should have an Abnormal Involuntary Movement Scale (AIMS) completed
regularly by their healthcare provider to monitor for TD.
generation antipsychotics (SGAs) increase the risk of diabetes,
weight gain, high cholesterol, and high triglycerides. (See “Serious
Side Effects” section for monitoring recommendations.)
other medications may interact with Clozaril®/FazaClo®?
may lower your blood pressure. Medications used to lower blood
pressure may increase this effect and increase your risk of falling.
is an example of this type of medication.
following medications may increase the risk of heart problems when
used with clozapine:
such as chlorpromazine
(heart rhythm medications), such as procainamide, quinidine,
following medications may increase the levels and effects of clozapine: ciprofloxacin (Cipro®),
and lamotrigine (Lamictal®)
following medications may decrease the levels and effects of clozapine: carbamazepine (Tegretol®),
phenobarbital, and rifampin (Rifadin®)
smoke can decrease levels of clozapine by as much as 50%. Let your
healthcare provider know if you start or stop smoking cigarettes.
Nicotine patches do not impact clozapine levels.
long does it take for Clozaril®/FazaClo® to
is very important to tell your doctor how you feel things are going
during the first few weeks after you
start taking clozapine. It will
probably take several weeks to see big enough changes in your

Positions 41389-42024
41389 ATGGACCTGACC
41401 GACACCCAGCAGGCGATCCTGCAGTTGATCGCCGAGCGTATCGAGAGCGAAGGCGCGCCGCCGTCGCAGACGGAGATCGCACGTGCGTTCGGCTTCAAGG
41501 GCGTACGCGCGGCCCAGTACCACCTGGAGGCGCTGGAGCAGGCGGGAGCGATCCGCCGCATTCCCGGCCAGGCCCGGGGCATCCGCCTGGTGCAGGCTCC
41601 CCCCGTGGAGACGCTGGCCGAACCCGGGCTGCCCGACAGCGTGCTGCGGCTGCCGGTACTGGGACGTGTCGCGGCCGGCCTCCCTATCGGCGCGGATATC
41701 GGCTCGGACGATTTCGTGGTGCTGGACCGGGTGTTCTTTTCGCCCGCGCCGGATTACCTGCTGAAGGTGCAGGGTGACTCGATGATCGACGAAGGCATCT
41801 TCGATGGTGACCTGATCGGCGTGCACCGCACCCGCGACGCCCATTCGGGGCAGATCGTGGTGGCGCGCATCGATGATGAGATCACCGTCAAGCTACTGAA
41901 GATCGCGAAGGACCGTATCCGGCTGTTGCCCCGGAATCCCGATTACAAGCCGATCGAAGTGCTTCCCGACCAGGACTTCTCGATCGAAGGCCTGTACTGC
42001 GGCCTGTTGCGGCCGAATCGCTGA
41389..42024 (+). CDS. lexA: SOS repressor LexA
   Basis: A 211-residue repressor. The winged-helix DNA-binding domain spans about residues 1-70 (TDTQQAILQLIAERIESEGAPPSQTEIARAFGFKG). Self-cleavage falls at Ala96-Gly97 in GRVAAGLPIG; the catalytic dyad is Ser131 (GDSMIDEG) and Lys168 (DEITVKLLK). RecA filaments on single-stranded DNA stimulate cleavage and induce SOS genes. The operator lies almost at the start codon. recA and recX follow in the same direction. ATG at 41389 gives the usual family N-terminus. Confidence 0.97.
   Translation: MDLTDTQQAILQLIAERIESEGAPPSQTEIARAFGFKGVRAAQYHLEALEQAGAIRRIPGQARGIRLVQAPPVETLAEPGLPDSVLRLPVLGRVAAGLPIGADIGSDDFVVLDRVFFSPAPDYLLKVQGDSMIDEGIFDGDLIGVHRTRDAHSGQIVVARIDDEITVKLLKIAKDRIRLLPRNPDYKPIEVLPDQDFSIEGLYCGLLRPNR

symptoms to decide if clozapine is the right
medication for you.
treatment is generally needed lifelong for persons with
schizophrenia. Your doctor can best discuss the duration of treatment
you need based on your symptoms and illness.
disorganized thinking, and delusions may improve in the first 1-2
these symptoms do not completely go away
and desire to be around other people can take at least 1-2 weeks to
continue to get better the longer you take clozapine
may take 2-3 months before you get the full benefit of clozapine
of Psychiatric and Neurologic Pharmacists
of FDA Black Box Warnings
than 1% of patients taking clozapine may develop a condition called
agranulocytosis, Agranulocytosis causes the body to make fewer white
blood cells. A decrease in white blood cells increases the risk of
infection. If this occurs, it is reversible by stopping clozapine.
be safe, blood counts are checked every week for the first 6 months
and every two weeks for the next 6 months. After the first year of
treatment, blood counts are checked monthly. The pharmacy must have
a copy of your blood counts to be able to dispense the medication.
(inflammation of heart muscle) and cardiomyopathy (enlarged heart)
have rarely been reported. Symptoms of these heart problems include
shortness of breath and chest pain. Contact your healthcare provider
right away if this happens.
seizures have been associated with clozapine (i.e. more likely with
high doses or rapid dose increases). Clozapine should be used with
caution in patients with a history of seizures, head injury or
may cause a significant drop in blood pressure when changing position
from sitting to standing. Notify your prescriber if you feel
lightheaded when standing up.
Mortality in Elderly Patients with Dementia Related Psychosis
first generation (typical) and second generation (atypical)
antipsychotics are associated with an increased risk of mortality in
elderly patients when used for dementia related psychosis.
there were multiple causes of death in studies, most deaths appeared
to be due to cardiovascular causes (e.g. sudden cardiac death) or
infection (e.g. pneumonia).
are not indicated for the treatment of dementia-related psychosis.